AQUARIAN:*Since drugs have cropped up in the discussion, it's no secret that many of your novels have been seen as "drug-oriented" or as outgrowths of your own drug experiences. Since one of your most enduring themes has been the breakdown between illusion and reality, has drug taking been a positive influence in this regard?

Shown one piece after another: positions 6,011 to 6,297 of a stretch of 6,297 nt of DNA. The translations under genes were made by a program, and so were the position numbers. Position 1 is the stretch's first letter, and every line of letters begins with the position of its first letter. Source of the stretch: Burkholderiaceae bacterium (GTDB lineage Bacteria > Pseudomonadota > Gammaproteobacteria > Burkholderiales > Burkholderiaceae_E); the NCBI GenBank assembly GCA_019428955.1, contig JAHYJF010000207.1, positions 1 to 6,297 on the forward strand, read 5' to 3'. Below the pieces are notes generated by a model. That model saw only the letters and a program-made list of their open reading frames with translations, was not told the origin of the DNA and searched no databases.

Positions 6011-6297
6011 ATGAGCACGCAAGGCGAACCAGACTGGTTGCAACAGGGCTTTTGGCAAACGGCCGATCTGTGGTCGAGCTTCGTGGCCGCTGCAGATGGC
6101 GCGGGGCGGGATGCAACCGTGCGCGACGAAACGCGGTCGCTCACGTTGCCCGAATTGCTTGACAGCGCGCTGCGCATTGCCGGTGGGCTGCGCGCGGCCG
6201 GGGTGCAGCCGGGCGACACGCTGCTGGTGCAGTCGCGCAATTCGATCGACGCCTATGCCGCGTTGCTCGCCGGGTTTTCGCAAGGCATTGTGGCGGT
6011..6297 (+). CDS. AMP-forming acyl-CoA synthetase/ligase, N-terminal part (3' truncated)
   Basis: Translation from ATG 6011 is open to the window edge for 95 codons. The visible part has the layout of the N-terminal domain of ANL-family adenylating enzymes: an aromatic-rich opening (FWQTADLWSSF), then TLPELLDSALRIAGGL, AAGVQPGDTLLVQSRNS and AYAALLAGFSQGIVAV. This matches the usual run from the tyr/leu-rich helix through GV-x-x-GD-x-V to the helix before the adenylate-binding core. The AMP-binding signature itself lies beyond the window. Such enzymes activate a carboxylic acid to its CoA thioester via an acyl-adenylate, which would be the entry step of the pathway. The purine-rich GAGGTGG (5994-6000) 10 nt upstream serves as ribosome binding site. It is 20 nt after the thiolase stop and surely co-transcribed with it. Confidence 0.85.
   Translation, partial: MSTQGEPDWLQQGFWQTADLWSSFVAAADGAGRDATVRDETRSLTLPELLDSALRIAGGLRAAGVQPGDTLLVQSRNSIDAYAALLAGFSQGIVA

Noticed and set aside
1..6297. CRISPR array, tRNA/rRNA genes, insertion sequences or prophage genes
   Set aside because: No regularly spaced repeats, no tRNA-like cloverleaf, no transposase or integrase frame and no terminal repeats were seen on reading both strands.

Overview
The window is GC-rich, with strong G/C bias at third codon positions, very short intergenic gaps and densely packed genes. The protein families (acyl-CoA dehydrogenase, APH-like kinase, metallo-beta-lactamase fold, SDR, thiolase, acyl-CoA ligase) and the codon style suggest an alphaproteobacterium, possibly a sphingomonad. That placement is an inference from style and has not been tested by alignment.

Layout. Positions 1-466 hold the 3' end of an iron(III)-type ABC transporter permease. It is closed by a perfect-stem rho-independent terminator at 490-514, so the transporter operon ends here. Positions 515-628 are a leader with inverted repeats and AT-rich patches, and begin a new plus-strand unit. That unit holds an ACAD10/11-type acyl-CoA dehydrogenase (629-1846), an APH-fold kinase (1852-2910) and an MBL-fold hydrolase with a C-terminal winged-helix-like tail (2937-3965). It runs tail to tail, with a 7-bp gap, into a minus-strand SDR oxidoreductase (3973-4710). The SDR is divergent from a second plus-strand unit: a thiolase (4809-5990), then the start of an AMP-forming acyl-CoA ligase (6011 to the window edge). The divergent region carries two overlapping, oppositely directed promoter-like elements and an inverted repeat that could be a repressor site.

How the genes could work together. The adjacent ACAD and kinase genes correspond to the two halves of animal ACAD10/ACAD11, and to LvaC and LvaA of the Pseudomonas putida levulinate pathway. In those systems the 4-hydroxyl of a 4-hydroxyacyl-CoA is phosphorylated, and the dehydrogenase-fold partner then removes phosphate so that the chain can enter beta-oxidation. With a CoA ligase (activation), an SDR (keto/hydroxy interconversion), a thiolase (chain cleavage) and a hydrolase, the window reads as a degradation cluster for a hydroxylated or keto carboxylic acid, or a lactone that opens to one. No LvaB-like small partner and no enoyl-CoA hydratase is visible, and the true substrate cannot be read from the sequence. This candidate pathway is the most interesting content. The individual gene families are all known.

DICK:*No, absolutely not. There's nothing good about drugs. Drugs kill you and they break down your head. They eat you head. In "White Rabbit," Grace Slick says, "feed your head." But I say, "What are you really feeding it?" You're feeding it itself. Drugs cause the mind to feed on itself.Look, I'll be honest with you. There was a time in my life when I thought drugs could be useful, that maybe if you took enough psychedelics you could see beyond the illusion of the world to the nature of ultimate reality. Now I think all you see are the patterns on the rug turning into hideous things.A friend of mine had a shower curtain with tigers on it. You know, one of those prints. During an LSD trip once, the tigers started moving and tried to eat him. So he ran outside into the back yard and burned the shower curtain.That epitmoizes drugs to me: some guy in his back yard burning his shower curtain.I used to think that drugs put you in touch with something. Now I know that the only thing they put you in touch with is the rubber room of a psychiatric hospital.My drug experiences have not manifested themselves in my work. Many critics have said that*The Three Stigmata of Palmer Eldritch*(1965) was the first "LSD novel." I wrote that after reading a magazine article on hallucinogenics by Aldous Huxley.Drugs have taken the lives of some very, very dear friends of mine.